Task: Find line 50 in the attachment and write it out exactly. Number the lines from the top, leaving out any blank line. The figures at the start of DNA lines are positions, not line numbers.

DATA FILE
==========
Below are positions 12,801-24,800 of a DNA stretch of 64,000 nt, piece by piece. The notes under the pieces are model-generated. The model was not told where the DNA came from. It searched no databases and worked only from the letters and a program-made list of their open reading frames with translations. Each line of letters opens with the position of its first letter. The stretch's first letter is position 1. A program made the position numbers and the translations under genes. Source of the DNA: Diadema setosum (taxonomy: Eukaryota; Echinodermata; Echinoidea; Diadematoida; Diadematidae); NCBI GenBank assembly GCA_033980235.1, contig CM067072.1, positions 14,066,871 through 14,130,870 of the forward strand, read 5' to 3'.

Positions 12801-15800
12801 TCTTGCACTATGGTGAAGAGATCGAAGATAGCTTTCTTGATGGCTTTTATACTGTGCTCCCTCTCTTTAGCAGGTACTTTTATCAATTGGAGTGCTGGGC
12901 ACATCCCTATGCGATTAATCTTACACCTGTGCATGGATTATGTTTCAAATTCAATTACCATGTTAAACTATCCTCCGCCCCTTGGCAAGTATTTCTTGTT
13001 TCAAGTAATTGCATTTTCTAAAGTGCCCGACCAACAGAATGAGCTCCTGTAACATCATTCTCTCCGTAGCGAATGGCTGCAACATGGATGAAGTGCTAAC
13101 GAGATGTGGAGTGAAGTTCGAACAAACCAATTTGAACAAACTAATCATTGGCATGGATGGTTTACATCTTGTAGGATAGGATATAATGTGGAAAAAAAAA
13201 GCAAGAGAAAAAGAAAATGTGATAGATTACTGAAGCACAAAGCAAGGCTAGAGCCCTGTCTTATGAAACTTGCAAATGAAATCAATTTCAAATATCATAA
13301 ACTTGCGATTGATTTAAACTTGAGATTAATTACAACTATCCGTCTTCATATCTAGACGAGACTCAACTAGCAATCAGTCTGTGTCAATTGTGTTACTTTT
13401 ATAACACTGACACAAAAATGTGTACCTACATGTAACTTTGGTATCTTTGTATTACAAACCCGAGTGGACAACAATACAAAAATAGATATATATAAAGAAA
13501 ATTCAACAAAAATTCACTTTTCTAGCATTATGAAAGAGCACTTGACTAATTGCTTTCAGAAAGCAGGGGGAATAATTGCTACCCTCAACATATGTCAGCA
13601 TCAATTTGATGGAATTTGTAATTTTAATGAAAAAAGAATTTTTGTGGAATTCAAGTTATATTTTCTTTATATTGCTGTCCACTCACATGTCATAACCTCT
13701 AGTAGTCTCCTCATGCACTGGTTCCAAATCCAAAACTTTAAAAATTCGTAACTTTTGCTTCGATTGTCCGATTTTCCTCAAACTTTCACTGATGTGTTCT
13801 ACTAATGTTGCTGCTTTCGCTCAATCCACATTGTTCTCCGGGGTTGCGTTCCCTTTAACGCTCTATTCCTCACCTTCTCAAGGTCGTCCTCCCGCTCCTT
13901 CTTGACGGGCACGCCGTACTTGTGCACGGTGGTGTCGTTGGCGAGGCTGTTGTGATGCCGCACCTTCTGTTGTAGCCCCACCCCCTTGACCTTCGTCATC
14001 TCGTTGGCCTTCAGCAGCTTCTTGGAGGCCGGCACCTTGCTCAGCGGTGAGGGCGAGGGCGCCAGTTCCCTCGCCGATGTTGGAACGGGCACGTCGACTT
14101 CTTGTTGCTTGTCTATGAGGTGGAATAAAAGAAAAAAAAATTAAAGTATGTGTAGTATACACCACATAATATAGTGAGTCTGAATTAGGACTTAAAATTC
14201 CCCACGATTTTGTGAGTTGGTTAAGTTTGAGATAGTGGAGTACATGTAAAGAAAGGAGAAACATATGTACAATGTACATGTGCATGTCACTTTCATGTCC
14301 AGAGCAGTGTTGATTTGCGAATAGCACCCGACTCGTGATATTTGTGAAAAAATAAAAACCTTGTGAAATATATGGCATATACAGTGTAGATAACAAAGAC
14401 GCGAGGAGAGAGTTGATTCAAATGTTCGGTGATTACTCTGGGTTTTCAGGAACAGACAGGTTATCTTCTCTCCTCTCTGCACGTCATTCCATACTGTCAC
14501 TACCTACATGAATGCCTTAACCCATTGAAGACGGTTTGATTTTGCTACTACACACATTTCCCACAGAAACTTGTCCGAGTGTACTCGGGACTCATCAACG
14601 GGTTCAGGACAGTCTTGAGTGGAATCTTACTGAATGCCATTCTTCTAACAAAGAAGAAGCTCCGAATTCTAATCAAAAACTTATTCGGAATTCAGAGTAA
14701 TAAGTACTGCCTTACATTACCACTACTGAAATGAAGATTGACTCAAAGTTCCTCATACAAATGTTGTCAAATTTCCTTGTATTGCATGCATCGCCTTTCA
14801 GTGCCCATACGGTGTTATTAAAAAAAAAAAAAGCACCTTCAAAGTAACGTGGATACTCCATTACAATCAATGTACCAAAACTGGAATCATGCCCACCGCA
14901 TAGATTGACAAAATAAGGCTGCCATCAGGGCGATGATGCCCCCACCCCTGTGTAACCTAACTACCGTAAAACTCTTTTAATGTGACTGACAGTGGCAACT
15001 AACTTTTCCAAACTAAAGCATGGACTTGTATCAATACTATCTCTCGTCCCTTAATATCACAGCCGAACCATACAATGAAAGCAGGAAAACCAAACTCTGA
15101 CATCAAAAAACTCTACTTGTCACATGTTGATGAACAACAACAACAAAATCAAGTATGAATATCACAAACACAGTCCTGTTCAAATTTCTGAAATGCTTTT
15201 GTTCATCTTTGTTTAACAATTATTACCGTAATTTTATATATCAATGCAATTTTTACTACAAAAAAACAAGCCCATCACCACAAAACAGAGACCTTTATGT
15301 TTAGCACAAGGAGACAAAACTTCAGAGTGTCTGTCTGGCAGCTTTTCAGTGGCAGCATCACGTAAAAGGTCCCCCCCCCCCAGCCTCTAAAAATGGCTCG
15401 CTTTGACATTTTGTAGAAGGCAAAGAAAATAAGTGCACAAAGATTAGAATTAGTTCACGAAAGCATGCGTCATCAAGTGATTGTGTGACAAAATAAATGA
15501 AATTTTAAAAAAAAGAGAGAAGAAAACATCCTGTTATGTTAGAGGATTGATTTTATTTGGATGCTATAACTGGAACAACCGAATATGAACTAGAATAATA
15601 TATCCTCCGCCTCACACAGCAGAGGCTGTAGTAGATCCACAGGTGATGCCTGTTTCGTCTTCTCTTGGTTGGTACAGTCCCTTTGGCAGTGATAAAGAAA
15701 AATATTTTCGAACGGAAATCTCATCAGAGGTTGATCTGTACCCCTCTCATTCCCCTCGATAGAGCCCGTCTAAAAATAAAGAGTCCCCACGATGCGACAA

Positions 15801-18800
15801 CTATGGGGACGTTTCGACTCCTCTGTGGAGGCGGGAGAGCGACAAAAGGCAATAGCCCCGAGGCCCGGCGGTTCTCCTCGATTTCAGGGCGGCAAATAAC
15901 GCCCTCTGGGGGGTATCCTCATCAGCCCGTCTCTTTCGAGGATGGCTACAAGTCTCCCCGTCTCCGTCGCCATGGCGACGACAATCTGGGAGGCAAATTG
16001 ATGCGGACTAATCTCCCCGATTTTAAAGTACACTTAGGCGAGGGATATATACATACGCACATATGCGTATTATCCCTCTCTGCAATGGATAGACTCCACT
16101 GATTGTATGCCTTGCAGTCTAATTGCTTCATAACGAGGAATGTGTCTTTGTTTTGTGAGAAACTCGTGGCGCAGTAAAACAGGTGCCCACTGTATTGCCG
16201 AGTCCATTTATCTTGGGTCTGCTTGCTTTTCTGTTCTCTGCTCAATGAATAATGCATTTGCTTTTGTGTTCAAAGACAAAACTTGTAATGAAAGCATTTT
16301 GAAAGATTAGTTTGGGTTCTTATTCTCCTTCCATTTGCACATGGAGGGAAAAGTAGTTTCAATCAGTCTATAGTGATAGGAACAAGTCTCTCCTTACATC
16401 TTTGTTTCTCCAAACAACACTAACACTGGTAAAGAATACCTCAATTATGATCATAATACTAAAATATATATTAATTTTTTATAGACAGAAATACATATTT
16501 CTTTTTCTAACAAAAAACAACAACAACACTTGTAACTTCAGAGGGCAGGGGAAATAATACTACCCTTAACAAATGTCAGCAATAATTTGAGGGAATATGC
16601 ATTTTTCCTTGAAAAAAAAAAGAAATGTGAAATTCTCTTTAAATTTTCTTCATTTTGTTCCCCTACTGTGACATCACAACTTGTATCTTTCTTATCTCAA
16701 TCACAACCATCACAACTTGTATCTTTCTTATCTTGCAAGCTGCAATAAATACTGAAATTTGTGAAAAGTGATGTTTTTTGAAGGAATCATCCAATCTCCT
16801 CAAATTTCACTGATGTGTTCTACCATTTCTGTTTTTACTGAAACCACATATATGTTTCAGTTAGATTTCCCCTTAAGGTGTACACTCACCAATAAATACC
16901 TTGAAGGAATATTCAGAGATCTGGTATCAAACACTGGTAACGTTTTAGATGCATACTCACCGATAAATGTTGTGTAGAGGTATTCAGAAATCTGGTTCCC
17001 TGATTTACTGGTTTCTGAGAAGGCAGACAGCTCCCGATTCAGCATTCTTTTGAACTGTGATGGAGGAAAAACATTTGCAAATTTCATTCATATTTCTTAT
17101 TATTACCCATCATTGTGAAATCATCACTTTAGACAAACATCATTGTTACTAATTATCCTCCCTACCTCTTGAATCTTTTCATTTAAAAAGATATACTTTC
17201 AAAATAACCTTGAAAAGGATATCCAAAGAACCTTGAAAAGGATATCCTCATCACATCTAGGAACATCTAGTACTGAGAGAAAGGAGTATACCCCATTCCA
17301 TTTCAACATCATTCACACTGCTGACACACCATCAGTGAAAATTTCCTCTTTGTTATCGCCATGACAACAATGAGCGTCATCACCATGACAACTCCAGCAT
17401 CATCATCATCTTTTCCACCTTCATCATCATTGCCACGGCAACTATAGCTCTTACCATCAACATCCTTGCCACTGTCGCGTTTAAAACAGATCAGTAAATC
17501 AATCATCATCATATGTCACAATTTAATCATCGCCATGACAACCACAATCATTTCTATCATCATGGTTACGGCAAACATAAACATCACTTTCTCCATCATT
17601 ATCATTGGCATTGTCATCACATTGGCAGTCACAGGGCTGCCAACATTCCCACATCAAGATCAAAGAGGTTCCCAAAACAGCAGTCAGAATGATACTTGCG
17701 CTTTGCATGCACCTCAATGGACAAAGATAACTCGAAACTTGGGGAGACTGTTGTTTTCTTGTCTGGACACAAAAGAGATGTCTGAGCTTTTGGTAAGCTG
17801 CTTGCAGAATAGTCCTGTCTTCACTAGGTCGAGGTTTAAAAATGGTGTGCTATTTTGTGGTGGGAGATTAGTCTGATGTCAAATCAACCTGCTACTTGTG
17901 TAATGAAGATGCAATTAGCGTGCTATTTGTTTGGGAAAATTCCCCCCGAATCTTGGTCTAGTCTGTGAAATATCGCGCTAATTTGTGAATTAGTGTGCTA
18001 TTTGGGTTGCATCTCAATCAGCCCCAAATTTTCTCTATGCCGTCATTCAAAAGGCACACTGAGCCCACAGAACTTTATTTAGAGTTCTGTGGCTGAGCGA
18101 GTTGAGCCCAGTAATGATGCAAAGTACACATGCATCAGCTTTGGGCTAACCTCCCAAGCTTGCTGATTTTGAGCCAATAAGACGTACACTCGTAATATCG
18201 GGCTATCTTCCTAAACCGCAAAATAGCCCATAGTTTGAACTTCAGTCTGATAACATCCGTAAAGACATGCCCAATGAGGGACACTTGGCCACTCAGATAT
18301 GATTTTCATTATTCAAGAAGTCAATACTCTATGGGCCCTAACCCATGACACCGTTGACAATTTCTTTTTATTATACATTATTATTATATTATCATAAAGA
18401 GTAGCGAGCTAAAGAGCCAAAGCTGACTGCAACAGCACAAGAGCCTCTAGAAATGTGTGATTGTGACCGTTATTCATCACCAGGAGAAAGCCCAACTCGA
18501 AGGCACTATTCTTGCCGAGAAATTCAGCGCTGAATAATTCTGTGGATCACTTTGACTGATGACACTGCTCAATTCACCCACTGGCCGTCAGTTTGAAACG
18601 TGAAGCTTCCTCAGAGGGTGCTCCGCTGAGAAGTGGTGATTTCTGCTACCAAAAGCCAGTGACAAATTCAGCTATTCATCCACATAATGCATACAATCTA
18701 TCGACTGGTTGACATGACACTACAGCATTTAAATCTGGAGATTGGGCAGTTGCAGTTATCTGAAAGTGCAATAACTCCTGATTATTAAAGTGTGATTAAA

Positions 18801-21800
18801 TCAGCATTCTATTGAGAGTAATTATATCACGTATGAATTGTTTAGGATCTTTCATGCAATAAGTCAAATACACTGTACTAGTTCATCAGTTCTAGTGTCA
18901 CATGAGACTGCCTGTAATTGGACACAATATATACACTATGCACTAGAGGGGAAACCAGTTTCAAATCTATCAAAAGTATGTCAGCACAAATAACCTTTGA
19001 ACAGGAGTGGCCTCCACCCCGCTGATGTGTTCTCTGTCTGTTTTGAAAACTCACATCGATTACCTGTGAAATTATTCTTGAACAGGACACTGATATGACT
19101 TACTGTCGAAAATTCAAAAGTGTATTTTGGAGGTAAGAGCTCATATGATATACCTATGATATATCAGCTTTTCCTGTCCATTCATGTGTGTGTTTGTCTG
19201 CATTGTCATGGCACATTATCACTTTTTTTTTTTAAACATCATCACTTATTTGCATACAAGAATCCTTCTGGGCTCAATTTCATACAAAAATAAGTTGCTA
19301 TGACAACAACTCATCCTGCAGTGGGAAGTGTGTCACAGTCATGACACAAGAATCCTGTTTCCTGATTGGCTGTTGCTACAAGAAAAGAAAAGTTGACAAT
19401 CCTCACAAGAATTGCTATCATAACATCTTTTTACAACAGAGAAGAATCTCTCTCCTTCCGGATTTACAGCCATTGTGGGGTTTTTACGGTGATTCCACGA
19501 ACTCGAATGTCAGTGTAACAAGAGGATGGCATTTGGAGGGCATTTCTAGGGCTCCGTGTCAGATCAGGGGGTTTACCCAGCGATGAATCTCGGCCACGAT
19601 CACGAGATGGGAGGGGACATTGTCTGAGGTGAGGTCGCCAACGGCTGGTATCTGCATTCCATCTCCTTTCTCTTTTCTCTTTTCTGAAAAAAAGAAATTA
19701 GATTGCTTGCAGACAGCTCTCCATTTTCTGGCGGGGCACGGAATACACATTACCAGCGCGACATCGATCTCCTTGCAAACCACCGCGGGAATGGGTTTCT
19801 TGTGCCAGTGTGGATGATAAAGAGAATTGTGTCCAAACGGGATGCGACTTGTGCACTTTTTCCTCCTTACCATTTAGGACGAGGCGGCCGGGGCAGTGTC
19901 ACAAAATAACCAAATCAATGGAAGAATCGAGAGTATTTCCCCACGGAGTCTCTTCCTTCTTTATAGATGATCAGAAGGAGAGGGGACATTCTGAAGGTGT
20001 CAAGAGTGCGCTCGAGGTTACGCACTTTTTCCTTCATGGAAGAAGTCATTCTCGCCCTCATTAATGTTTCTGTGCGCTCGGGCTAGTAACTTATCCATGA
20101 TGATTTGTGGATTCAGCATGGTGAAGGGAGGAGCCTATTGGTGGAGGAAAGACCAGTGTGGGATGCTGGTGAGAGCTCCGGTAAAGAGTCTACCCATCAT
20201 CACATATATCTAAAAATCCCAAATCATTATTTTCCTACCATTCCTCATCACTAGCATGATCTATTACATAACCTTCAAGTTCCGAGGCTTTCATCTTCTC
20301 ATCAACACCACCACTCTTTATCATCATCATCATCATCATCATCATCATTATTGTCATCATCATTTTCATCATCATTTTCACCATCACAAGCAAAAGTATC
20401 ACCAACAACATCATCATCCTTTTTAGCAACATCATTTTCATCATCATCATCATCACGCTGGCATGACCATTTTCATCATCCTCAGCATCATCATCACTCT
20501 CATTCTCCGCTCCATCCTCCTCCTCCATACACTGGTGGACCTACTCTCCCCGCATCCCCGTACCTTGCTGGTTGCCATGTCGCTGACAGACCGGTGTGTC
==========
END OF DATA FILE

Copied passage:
17401 CATCATCATCTTTTCCACCTTCATCATCATTGCCACGGCAACTATAGCTCTTACCATCAACATCCTTGCCACTGTCGCGTTTAAAACAGATCAGTAAATC